Of course, at the same time, we can’t just ignore the possibility that the trade deadline was exactly the catalyst for the roster to start playing so poorly. At least publicly, the players wanted this team to acquire help. They said so on the record. Xander Bogaerts said in that piece, “Hopefully we do something, get that sense that we want to be better.” It’s hard to imagine they got that sense from what the front office ended up doing. I’ve never been on a team at a higher level than high school locker, but I can imagine it’s a sinking feeling to believe your front office doesn’t believe you’re good enough to invest in.

And I do want to be careful about letting the players off the hook here. I was disappointed too, and I can certainly sympathize with the feelings of the players if that is indeed what is happening here. But at the same time, they are professionals. They need to play better, full stop, end of story. Whatever their feelings may be, it’s not an excuse for the listless at bats and constant failures with runners on base. It’s not an excuse for missing the plate in key situations on the mound. It’s not an excuse to walk the nine hitter then throw two straight center-cut fastballs to one of the best hitters on planet Earth in arguably the most important at bat of the season. The players certainly deserve blame here, and probably the lion’s share.

But this roster needed help. It was clear in the days leading up to the deadline that they had to do something. Whether it was Chaim Bloom’s call on the inactivity because he didn’t want to give up prospects, or it was ownership’s call to not exceed the luxury tax, I don’t really care. If this run continues — not a sure thing at all, to be fair! — it is an organizational failure at every level. The prices being too high is not an excuse. Good front offices find a way to pay those prices by giving up prospects who are overvalued by the baseball community. This was Dave Dombrowski’s most underrated characteristic, finding the right players to trade away at the right time. The only alternative is that none of the Red Sox prospects are being overvalued and everyone should pan out, in which case we better see multiple titles later this decade.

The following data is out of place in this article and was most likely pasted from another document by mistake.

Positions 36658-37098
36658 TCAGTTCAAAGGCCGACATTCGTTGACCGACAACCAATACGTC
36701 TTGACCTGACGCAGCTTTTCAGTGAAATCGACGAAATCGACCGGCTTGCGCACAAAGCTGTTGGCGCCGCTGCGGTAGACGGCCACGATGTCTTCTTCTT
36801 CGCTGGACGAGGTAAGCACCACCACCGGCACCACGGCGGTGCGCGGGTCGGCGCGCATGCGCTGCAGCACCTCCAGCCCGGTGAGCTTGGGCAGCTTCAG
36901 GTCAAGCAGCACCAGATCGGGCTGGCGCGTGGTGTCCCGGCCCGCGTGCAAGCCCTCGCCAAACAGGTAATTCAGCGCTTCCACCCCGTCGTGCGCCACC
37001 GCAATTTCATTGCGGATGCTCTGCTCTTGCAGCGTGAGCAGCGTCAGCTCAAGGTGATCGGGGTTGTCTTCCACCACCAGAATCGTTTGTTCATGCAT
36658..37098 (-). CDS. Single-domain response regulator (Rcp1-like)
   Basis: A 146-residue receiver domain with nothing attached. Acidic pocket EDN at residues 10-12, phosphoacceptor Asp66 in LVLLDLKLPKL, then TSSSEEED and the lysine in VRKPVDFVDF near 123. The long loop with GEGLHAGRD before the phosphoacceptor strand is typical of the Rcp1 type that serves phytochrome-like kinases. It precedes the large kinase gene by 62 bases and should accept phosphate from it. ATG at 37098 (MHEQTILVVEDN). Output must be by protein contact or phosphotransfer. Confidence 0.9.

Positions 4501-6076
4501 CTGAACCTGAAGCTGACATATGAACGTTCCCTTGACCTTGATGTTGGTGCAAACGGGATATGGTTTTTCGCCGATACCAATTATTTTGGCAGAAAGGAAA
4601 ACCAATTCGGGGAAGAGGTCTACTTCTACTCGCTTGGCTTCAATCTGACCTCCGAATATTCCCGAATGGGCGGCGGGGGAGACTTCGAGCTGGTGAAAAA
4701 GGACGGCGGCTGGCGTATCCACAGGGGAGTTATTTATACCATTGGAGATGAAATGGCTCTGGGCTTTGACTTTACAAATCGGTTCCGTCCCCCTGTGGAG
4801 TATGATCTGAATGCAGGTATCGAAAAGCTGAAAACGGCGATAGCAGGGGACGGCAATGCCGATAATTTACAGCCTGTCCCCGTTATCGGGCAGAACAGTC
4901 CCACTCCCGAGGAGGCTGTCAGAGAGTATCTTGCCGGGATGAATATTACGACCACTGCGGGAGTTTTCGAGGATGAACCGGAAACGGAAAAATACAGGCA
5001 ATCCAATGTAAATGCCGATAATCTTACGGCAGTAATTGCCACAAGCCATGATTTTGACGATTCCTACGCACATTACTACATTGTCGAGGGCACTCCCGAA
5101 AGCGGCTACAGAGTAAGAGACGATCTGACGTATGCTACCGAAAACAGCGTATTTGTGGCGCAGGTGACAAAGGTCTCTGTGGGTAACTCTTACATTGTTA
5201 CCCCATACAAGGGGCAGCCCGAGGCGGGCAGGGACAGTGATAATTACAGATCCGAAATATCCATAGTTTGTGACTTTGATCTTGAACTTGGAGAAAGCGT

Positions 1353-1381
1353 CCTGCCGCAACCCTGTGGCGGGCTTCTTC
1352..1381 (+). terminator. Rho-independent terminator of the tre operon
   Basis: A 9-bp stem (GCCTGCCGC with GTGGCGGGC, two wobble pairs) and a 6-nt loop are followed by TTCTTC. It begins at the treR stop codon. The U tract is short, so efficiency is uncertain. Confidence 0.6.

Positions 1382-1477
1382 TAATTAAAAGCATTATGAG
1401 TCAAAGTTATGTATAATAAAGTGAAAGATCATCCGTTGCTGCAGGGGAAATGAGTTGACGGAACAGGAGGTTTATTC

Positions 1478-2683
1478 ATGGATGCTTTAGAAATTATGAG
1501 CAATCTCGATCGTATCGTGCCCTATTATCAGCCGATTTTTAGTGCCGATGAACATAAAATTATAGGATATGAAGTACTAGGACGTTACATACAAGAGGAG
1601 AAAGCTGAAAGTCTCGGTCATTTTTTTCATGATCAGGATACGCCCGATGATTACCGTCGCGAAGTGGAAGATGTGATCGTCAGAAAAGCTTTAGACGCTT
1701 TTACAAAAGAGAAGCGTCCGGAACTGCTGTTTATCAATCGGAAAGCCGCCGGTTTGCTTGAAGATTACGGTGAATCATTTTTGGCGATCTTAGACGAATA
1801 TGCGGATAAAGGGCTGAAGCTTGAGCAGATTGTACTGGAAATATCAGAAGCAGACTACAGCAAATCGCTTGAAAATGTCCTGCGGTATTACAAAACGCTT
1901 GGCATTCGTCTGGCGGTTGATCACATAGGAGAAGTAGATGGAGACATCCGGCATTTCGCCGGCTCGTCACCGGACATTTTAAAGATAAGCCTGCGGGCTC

Not believing this team is worth investing in is not an excuse, either. They were worth investing in, because they had a chance to win the division. Those wins were banked. Even if they were playing over their head, they could anticipate where they’d come back down to Earth and fill those holes before they came. And, if the team really wasn’t worth investing in, we need to take back all the praise we had for the front office in the first half of the season. They can’t have it both ways. Either Bloom and company built a complete team full of players they saw more potential in than anyone else that was a legitimate AL East contender as they looked for most of the year, and still decided they weren’t worth an investment, or they got lucky and actually just put together another mediocre roster and recognized that fact, in which case that’s not all that impressive, no more so than a Quad-A player singling his way to a .400 average over a three-week stretch. Personally, I’m in the first boat, but I don’t see how anyone can be in both.

Honestly, I’m as annoyed writing this as people are annoyed hearing about the trade deadline. What’s done is done. But unfortunately for the Red Sox, what wasn’t done isn’t done. Right now, what wasn’t done is undoing everything, or at least that’s how it feels from where I’m sitting. Like I said, this is a space for venting. The reality still exists that the team has more than six weeks to turn around a bad 11 games. That’s far from impossible. I’m hoping I look back at this post in a month and laugh about the dramatics from myself and other fans. It wouldn’t be the first time. But for now, I just keep thinking about that first season I wrote about this team, and I can’t shake the similar aura, even amid all of the other differences.